Dante did not wait long during they’re meal before speaking up.
“Kalatrina, what is Lucricia was referring to when asking “when is it going to happen” have anything to do with gates opening? If so, I might be willing to exchange some information with you. I’m no ordinary mortal."
“How few of us are ordinary mortals these days. As for the event in question, allow me to assure you I have not initiated it and it is unaffected by any summoning I am doing here. I am merely trying to understand it.”
She raised a hand to stop Dante before he could respond.
“Knowledge is power my young paladin. Unless everyone knows it, in which case the advantage is lost. As agreeable as you all are, I have no intention of tipping my hand to you. If I might also be so bold as to offer some advice. If you and your comrades have learned something important that I or Rumjal or the brat Abrogail are not aware of, do not be swift to trade it. In the coming days you will need every advantage you can get.”
She took a sip of wine.
“I must return to my work.”
Dante seemed shaken by Kalatrina’s words. As the wizard exited the mansion, He immediately turned to Amalie.
“Amalie, help us, and I will do anything I can to better your situation. Ask anything you wish of me.”
“I’m sorry Dante but I shouldn’t say anything more than Kalatrina has already. And even if I did, she doesn’t keep me advised as to her plans. There is not much for me to tell.”
Asta put down her plate and exited the mansion. She followed Kalatrina back to the ruined tower and observed the wizard for several hours. For the rest of the day, Kalatrina went through a summoning routine similar to the one she had done the previous day. What became obvious to Asta immediately, was that whenever she summoned multiple creatures, she ended up with more than the spells should allow.
Asta’s mind spun with the implications of what she was witnessing. She headed off to the far side of the Island to conduct some research of her own. She dismissed Skyyd, something she rarely ever did, but it was necessary if she was going to utilize her innate ability to cast summoned monster spells.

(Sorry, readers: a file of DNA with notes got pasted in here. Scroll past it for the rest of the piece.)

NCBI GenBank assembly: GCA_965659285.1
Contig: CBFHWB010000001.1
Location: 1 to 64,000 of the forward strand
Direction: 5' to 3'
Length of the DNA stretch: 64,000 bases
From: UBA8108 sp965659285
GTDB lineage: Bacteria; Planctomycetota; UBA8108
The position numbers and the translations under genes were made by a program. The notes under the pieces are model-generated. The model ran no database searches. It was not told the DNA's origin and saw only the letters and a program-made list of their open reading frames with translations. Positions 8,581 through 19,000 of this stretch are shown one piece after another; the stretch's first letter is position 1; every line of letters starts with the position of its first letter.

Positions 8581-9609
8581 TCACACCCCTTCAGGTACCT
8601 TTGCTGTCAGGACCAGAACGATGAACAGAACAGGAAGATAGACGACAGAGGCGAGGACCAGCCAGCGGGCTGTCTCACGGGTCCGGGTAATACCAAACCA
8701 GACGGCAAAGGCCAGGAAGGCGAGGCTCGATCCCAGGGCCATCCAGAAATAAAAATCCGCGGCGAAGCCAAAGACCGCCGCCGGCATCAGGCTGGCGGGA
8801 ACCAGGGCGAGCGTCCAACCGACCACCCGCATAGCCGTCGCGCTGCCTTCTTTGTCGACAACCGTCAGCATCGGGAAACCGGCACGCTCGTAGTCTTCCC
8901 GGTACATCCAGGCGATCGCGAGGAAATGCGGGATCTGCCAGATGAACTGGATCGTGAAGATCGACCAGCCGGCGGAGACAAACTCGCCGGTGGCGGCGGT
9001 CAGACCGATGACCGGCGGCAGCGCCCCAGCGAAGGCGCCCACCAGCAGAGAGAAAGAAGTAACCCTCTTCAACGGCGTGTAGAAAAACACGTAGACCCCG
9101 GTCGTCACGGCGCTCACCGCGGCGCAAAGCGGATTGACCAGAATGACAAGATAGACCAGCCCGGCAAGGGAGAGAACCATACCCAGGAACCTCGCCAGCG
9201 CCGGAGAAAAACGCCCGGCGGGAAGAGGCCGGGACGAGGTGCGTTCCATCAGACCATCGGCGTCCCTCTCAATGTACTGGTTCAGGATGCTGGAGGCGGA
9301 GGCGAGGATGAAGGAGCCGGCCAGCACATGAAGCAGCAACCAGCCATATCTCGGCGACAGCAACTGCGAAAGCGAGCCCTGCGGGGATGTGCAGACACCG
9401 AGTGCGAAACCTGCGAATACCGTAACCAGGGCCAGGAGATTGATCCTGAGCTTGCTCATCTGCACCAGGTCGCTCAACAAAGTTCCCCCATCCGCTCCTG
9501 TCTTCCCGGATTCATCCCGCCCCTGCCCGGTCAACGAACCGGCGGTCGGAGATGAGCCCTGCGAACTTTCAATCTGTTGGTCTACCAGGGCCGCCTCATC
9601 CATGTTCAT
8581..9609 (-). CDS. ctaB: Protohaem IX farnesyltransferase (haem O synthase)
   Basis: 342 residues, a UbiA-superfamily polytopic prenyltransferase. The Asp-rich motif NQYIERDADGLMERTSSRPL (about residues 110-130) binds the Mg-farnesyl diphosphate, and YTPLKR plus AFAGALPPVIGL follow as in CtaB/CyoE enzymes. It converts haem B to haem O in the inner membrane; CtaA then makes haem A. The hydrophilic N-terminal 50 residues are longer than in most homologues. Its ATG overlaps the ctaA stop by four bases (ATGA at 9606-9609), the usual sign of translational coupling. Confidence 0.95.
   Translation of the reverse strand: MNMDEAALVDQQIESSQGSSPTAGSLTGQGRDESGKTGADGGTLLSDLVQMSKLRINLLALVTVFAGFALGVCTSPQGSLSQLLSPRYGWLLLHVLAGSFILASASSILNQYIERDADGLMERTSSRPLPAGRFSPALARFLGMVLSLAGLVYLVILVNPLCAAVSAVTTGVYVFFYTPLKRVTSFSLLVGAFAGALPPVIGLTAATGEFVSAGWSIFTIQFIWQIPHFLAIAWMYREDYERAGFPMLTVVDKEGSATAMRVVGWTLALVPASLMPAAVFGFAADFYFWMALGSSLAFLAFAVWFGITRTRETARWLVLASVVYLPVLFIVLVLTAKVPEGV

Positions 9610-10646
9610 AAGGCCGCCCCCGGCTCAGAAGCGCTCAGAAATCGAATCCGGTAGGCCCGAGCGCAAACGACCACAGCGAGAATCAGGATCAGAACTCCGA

She summoned a celestial dog. The spell should allow for anywhere from two to five to be called. 5 were summoned. She found this unusual. Kalatrina was using the same spells yet getting a dramatically different result.
“Not exactly the same”
Asta attempted the same spell but instead summoned fiendish dogs. Again, the expectations of the spell would be two to five. Seven were conjured. Asta continued down this train of thought and summoned lemure devils, expecting one to three. Four appeared. Finally she attempted to summon dretch demons. Where one to three should have been, there were six. All remained for fourteen minutes, or double the amount of time the spell should have allowed.
She looked back at the ruined tower. It was vital that she convince the others to rebuild it and secure the surrounding area.
Asta was certain others would come seeking the power of this place. She doubted they would be as amiable as Kalatrina.
After a few more days of research Kalatrina was satisfied. She thanked the group for keeping their end of the agreement.
Asta smiled at Kalatrina as the party left the mansion for the last time.
“And thank you for holding up your end. I think that we have all learned some interesting lessons, and thank you again for the information about those texts. Take care on your travels.”